Often, retailers and sellers use our platform to measure which of two page layouts perform better. While personalization hasn’t driven online shopping as the market once assumed it did, ratings and reviews are highly influential.
Ratings and Reviews
Studies prove that products with at least 21 reviews receive twice the traffic of products without reviews. Ratings, when managed properly, become a great source of unique content for retailers. Rather than relying on syndicated reviews (from a supplier like BazaarVoice or BuzzAgent), native reviews (created directly on the retailer site) provide unique and proprietary content that differentiates a retailer’s content, improving search rankings and the end-user experience.
Bricks to Clicks and Fearless Experimentation
We say all the time that experimentation, and the willingness to be open to change, is often what differentiates bricks to clicks success stories. Systems like Q&A sections and live chats may still be too new to measure in terms of how well they drive revenue. What they show is a willingness for e-commerce platforms to learn to engage with customers in new and diverse ways.
Subscription models are all lagging behind Prime and Amazon’s overwhelming success. While it’s unlikely that other retailers can replicate a Prime-like model, online-only subscription sellers like Birchbox and Ipsy are obvious concepts that are working today. Time will tell how well those single-channel sellers can scale.
Apple has turned single-channel sales into a near art form, with an in-store experience that is singular even among physical retailers. Amazon is getting ready to launch brick and mortar stores, and more and more people are enjoying the convenience of buying their household groceries online.
Today’s retailers need competitive insights on a daily basis. Reports on pricing, promotions, assortments, and content quality are far more important in the online space than the physical retail world. Competitive data often determines how Amazon and Walmart’s algorithms change the pricing for a product in real-time throughout the day. Competitive insights also drive content creation and content quality; for example, verifying which technical specs a competitor lists for consumer electronic devices.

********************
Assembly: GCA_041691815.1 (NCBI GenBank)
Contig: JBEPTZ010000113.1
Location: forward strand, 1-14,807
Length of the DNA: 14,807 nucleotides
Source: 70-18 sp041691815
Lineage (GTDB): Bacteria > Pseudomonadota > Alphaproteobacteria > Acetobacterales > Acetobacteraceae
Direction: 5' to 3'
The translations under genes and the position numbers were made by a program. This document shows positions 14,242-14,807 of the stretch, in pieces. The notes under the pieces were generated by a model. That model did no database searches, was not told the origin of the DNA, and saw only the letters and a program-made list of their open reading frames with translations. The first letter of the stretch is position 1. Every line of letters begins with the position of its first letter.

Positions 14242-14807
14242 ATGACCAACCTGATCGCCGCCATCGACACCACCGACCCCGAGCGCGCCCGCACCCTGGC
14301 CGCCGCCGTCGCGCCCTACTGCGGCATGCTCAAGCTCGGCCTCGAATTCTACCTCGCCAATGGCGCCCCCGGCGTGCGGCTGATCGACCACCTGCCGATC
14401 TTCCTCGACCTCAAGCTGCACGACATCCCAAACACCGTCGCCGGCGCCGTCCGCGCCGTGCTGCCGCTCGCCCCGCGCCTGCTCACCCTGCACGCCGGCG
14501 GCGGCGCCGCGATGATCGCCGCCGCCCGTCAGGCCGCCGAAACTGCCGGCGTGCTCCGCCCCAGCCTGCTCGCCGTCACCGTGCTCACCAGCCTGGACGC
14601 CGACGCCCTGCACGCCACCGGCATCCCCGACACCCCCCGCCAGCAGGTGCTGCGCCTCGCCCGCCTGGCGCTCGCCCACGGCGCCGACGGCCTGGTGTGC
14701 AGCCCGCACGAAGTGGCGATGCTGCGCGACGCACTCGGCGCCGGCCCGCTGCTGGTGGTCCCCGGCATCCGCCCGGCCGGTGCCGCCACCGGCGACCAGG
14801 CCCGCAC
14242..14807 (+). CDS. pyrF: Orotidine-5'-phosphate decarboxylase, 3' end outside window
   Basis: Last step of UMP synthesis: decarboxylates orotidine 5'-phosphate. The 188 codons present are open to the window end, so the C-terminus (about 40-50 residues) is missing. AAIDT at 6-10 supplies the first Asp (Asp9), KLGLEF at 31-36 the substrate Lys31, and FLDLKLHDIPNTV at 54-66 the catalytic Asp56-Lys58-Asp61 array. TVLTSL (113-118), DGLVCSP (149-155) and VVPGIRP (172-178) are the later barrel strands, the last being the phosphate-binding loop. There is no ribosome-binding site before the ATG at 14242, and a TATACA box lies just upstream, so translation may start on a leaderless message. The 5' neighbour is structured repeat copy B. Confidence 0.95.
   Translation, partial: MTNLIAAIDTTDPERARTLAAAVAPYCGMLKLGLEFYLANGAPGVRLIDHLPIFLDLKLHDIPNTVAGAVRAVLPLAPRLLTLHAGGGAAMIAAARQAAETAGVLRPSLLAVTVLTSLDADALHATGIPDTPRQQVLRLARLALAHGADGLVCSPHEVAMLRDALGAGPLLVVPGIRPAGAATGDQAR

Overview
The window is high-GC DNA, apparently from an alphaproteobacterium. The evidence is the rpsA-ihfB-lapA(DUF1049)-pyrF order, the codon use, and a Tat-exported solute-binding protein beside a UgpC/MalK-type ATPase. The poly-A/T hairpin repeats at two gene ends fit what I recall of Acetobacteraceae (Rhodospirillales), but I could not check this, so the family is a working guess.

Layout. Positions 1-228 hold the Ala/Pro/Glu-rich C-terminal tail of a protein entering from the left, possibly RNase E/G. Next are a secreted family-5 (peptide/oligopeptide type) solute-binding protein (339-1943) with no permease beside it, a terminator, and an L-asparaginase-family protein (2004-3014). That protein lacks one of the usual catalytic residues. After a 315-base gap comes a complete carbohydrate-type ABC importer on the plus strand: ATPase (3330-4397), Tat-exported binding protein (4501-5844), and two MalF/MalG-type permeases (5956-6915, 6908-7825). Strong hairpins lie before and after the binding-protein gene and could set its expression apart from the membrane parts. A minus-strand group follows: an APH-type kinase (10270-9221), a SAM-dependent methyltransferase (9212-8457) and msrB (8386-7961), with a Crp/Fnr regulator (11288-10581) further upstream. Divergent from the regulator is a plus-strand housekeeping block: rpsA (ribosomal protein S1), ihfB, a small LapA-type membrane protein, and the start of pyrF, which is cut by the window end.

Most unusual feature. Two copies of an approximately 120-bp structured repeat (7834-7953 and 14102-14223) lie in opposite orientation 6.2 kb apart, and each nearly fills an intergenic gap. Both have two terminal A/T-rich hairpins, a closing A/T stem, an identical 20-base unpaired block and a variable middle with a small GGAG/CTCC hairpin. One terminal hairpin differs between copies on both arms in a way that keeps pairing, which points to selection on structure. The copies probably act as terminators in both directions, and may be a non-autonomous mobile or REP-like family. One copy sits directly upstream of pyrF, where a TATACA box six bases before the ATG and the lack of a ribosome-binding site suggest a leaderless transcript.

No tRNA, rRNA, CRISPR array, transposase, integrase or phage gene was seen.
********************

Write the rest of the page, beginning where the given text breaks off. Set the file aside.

Single-Channel E-Tailers and Delivery Drones
Niche retailers are specializing in single channel products, and are fast to market thanks to setup and management apps like Shopify. As the online market develops, it looks increasingly like we’ll see a handful of big mass-market retailers retain their market share and an increasing number of specialty retailers that appeal to target shoppers will continue to innovate and develop.
Will Amazon own the last mile with their delivery drones? It’s too soon to tell, but it’s also too soon to write them off. The point: big omnichannel sellers like Walmart and Amazon will continue to experiment and find ways to get their products to online shoppers as quickly and as conveniently as they can.
Retailers often use third-party systems to support and expand their online business. Cloud-based item setup and content management systems like ours facilitate improved content quality for both retailers and sellers. Unique content engages both shoppers and search engines for a more compelling shopping experience. Our competitive analysis and content health reports empower organizations to deliver increased site visits and better conversion rates.
Get your copy of David Feinleib's latest book at Amazon.com.